How to get out of debt when you are broke
Being broke is like driving with an almost empty fuel tank. And carrying debt is like having to drive through a toll booth demanding payment before you can refuel.
It can feel as if you're on a never-ending road of financial struggle.
If it's any consolation, you're not alone; and with the right roadmap, countless others have escaped debt's clutches and driven themselves toward financial freedom.
Here's how to pay off debt with no money.
Are you using the term "broke" to describe a situation where you've depleted your funds on non-essential purchases? True financial scarcity may not be the issue if that's the case.
If you are overspent, you can change your spending habits to create extra room in your budget.
But, if you genuinely lack funds, it's crucial to avoid exacerbating the situation by making unwise choices, such as splurging on unnecessary items.
This is where nonprofit debt counseling can help. It is a safe and affordable option that aims to get you out of debt without going bankrupt.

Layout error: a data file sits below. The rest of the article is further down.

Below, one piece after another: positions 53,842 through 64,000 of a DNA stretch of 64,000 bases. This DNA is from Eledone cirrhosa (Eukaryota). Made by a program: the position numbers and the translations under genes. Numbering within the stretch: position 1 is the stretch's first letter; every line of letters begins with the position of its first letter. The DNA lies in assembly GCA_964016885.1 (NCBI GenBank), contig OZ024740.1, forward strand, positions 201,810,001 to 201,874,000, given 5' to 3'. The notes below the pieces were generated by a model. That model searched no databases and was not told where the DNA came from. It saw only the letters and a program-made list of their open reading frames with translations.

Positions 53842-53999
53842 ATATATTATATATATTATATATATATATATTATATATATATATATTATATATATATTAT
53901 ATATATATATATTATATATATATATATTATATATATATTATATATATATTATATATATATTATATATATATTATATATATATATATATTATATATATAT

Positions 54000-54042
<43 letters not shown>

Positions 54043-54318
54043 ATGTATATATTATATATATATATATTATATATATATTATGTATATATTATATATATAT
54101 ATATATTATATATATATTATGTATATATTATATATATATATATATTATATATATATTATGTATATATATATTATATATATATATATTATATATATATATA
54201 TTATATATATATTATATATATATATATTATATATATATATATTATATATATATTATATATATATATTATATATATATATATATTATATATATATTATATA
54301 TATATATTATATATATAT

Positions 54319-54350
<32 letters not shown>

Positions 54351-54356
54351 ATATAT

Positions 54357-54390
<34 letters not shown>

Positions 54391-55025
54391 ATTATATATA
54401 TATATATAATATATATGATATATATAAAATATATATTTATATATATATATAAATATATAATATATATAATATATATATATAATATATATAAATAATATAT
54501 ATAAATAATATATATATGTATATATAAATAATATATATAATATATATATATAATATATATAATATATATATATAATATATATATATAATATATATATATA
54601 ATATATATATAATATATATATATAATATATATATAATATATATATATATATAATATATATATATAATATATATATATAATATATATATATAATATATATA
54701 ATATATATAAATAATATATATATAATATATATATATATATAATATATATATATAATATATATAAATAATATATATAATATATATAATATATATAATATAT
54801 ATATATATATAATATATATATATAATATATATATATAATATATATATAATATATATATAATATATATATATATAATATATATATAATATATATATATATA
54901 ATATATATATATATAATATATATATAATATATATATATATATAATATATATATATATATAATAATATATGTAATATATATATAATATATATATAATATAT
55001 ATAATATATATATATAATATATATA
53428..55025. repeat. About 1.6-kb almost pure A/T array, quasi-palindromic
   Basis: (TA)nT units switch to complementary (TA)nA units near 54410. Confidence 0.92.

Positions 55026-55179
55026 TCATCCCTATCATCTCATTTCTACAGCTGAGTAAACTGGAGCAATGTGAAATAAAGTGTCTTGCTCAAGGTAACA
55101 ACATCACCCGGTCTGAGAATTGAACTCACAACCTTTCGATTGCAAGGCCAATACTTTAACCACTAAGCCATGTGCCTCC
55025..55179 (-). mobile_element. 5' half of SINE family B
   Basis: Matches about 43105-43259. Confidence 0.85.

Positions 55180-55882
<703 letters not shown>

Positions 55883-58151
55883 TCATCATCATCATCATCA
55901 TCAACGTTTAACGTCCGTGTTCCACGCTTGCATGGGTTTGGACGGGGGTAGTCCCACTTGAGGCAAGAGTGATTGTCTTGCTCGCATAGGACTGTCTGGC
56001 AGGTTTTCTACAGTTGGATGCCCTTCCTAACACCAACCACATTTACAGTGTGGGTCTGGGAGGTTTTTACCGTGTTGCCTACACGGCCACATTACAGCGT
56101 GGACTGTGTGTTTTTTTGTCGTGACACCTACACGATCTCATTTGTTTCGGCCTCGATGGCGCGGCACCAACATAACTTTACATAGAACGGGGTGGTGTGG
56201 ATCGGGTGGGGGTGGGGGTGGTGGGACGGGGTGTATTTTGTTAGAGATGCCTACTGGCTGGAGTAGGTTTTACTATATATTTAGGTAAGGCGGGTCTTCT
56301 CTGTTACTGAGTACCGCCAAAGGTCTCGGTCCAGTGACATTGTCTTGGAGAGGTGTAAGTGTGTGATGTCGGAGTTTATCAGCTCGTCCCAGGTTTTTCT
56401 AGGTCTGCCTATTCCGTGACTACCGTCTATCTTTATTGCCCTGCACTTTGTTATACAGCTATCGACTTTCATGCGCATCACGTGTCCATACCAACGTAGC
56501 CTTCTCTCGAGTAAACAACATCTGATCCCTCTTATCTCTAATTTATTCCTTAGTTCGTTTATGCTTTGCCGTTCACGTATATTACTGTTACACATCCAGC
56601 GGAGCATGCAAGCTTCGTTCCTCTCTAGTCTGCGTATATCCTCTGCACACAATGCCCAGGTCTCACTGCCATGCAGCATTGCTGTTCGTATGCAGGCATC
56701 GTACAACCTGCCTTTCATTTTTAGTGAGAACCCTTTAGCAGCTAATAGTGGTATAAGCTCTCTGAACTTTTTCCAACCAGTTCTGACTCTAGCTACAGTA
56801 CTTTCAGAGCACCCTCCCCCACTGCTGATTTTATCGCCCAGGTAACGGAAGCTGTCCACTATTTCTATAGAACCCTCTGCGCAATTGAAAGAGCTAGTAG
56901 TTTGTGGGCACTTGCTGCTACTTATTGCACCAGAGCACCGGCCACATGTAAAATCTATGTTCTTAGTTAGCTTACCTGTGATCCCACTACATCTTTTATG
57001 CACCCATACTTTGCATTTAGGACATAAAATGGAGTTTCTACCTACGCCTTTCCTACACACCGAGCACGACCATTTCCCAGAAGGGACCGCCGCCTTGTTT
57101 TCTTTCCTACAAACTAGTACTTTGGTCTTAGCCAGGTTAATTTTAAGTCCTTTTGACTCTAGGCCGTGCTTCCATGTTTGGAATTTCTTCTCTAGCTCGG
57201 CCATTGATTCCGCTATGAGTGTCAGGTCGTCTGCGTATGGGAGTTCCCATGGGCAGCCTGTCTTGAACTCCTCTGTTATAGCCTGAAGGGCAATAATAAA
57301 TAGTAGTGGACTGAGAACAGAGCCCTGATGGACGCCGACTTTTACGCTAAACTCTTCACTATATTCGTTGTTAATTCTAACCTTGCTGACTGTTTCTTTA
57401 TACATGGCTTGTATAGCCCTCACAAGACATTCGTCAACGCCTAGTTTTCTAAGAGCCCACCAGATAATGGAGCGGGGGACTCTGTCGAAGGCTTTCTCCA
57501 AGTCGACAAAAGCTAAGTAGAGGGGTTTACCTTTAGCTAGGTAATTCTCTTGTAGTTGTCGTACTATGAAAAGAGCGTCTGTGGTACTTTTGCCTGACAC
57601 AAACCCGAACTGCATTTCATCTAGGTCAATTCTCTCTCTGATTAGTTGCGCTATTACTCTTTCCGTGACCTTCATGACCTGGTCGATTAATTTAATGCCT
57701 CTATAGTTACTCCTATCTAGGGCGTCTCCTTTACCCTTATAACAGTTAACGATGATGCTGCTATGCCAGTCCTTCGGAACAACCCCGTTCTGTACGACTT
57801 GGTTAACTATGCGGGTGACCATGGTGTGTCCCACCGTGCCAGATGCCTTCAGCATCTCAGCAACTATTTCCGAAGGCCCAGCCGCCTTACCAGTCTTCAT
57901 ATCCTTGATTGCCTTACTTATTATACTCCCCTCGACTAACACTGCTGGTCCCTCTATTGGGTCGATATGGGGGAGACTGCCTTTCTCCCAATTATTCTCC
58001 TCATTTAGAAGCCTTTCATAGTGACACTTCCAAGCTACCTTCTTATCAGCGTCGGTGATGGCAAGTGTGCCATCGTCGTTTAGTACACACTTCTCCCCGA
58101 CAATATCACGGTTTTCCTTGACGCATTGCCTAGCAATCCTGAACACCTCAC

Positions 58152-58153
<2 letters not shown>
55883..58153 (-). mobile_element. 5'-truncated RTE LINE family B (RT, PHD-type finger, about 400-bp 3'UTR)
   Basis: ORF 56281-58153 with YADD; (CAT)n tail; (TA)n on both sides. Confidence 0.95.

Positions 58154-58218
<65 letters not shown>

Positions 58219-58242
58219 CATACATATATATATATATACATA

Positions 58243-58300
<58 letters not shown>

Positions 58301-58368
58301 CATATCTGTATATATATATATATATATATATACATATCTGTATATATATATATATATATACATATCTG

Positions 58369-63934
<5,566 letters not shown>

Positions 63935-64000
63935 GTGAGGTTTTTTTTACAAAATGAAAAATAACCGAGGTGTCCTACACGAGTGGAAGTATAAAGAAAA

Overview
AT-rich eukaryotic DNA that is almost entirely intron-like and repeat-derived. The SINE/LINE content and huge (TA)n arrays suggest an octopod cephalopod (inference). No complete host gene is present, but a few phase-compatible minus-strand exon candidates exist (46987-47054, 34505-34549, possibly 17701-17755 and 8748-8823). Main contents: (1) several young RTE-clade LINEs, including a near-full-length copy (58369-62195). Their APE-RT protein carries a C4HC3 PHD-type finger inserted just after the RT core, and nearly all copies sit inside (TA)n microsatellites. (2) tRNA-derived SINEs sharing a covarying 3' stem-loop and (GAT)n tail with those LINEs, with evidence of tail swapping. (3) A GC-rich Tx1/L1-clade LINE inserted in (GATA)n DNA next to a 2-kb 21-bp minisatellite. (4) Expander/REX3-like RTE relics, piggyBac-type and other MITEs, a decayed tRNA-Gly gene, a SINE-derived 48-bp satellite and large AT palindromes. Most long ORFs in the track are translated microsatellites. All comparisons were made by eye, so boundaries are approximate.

Nonprofit debt counselors consolidate your debt and negotiate with your creditors to reduce interest fees, then design a payment plan and schedule that fits your budget.
Learning how to get out of debt when you are broke involves reducing debt and cultivating healthier financial habits. As part of the counseling program, you'll receive ongoing guidance to budget within your means, manage debt, and save for the future.
Debt counseling can provide a valuable solution if you face multiple life challenges, such as unemployment, daunting bills, and desperately needed expert financial guidance.
On the flip side, if you have a steady income but are struggling because many high-interest debts are leaving you broke, debt consolidation might be a better fit.
If you have a good relationship with your creditors and a history of making on-time payments, you may be a suitable candidate for debt consolidation.